types of chemical weathering25
Types of Chemical Weathering
  • Hydrolysis
    • hydrogen ion (H+) combines with silicate group

Mg2SiO4 + 4H20 ---> 2Mg++  + 4OH- + H4SiO4

(olivine, unstable protolith mineral)(hydroxyl) + (silicic acid)

      • reaction raises pH, and
      • releases silicic acid (a weak acid)
    • In the presence of dissolved CO2 ( increased conc. by 10x to 100x) of biogenic origin
    • production of carbonic acid (2H2CO3) drives reaction to the right
types of chemical weathering26
Types of Chemical Weathering
  • Oxidation
    • Loss of an electron with positive increase in valence (charge).
    • Due to the presence of an oxidant which is Reduced (gain of an electron) with negative increase of valence.
  • Most metals immediately oxidize in the presence of Oxygen (the most famous surface oxidant) especially:
    • Fe++--->Fe+++, Mn++---> Mn+4, S--->S+6 (SO4--).
types of chemical weathering27
Types of Chemical Weathering
  • Common sequential reactions in the surface weathering environment
    • Hydrolysis + Oxidation

Hydrolysis: liberates metal cations:

Fe2SiO4 + 4H2CO3(aq) ---> 2Fe++  + 4HCO3- +H4SiO4

(olivine, fayalite)

Oxidation: reprecipitates oxides:

2Fe++  + 4HCO3- + 1/2O2 +2H2O --> Fe2O3 + 4H2CO3

                                  hematite or amorphous iron oxide

types of chemical weathering28
Types of Chemical Weathering
  • Solution
    • ionization of ionically bonded metal cations (Ca++, Na+, Mg++, K+) by dipolar water molecule.

H2O + CaCO3 --> Ca++ + CO3= + H2O

    • Produces the metal cations common in natural waters
types of chemical weathering29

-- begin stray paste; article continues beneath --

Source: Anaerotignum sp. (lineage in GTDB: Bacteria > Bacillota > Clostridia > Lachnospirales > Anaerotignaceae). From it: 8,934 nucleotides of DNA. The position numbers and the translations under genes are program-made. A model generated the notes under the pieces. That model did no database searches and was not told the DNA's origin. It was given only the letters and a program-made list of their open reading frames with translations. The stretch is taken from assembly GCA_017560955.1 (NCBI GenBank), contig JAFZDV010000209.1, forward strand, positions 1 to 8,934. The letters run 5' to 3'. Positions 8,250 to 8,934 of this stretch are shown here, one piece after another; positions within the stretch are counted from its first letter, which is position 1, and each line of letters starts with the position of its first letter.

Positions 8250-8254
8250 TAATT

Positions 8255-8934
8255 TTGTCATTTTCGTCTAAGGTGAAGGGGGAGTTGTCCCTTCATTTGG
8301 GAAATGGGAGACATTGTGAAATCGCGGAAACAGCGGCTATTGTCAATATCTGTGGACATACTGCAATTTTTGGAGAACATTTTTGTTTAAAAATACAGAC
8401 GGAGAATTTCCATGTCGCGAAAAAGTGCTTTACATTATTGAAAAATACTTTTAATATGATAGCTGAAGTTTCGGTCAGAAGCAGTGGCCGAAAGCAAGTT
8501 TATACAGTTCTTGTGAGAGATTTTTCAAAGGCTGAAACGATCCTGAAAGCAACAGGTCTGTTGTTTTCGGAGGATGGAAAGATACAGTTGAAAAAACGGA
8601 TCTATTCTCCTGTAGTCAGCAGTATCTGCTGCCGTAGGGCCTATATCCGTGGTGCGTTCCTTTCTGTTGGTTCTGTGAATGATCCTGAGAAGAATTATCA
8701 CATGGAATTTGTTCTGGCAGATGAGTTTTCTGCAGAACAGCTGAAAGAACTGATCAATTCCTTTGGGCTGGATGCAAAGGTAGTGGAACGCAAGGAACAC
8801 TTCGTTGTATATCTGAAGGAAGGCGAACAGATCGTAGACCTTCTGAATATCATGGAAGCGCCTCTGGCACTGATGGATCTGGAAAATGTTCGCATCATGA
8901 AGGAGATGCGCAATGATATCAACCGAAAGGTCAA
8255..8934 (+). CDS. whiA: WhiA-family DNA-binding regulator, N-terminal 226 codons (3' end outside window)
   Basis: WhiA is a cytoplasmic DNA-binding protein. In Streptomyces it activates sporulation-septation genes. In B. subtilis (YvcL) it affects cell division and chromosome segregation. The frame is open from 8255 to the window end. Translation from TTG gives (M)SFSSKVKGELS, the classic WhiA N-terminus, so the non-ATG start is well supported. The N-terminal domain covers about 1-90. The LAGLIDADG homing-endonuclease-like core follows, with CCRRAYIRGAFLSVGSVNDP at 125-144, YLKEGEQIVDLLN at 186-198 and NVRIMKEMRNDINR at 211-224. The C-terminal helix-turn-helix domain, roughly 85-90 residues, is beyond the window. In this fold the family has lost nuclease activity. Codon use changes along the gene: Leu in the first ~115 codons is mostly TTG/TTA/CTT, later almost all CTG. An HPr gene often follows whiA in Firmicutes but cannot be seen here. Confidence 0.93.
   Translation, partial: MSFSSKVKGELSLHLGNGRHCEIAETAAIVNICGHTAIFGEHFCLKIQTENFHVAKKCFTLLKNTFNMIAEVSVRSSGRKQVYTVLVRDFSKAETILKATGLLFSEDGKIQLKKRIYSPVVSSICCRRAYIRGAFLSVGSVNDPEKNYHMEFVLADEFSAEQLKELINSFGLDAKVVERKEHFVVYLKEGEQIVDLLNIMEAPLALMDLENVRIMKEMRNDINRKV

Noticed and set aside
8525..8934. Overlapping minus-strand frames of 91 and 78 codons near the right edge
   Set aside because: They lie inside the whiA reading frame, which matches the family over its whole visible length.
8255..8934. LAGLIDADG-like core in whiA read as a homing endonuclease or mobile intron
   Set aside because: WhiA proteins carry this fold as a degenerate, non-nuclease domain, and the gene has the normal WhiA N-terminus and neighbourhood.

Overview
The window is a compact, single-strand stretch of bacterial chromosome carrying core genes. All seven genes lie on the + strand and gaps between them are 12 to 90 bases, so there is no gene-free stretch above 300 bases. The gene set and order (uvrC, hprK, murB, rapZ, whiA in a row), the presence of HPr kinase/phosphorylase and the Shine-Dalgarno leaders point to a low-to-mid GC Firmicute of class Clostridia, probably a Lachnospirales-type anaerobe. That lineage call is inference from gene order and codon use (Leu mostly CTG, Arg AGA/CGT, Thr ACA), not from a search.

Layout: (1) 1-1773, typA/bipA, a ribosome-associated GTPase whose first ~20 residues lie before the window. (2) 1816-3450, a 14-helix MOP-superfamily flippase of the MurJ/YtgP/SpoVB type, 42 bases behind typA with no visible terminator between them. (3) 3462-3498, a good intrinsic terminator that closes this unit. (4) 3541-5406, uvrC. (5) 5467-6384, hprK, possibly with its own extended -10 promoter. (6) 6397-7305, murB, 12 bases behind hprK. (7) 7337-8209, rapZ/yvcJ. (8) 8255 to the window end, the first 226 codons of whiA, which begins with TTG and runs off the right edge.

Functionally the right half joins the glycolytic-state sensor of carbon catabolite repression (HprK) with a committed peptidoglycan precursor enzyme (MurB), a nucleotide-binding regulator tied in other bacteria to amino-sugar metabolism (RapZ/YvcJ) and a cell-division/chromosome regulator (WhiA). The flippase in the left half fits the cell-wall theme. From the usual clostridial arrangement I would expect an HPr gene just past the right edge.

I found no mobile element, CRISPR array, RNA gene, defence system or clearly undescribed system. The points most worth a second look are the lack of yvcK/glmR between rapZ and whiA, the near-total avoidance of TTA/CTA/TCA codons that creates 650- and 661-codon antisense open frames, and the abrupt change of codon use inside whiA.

Types of Chemical Weathering
  • Ions in Solution
    • Ions introduced into the surface and ground water by chemical degradation of surface exposed rock-forming minerals
      • congruentsolution: only ions in solution
      • incongruent: ions in solution + new mineral phase
    • Elements with preference to ionic bonding are generally most soluble
types of chemical weathering30
Types of Chemical Weathering
  • Limiting Factors:
    • Water
      • facilitates most weathering reactions
    • Sufficient Activation Energy (Temperature)
      • initiates chemical reactions
    • Long residence time in the soil horizon
      • access to checmial weathering
      • minimal physical weathering
products of chemical weathering
Products of Chemical Weathering
  • Insitu Minerals (minerals formed in place)
    • Clay Minerals : hydrous Alumino-silicate minerals (phylosilicates;)
  • Oxides
    • Hemitie - iron oxide
    • goetite/limonite - iron hydroxide
    • pyrolusite - mangenese oxide
    • gibbsite - aluminum hydroxide
  • Amorphous Silica
    • product of hydrolysis reactions of silicate minerals (see above)
generalized chemical weathering
Generalized Chemical Weathering
  • Temperate Climates

3KAlSi3O8 + 2H+ + 12H2O --> KAlSi3O10(OH)2 + 6H4SiO4 + K+

(K-feldspar)          (mica/illite) (silicic acid)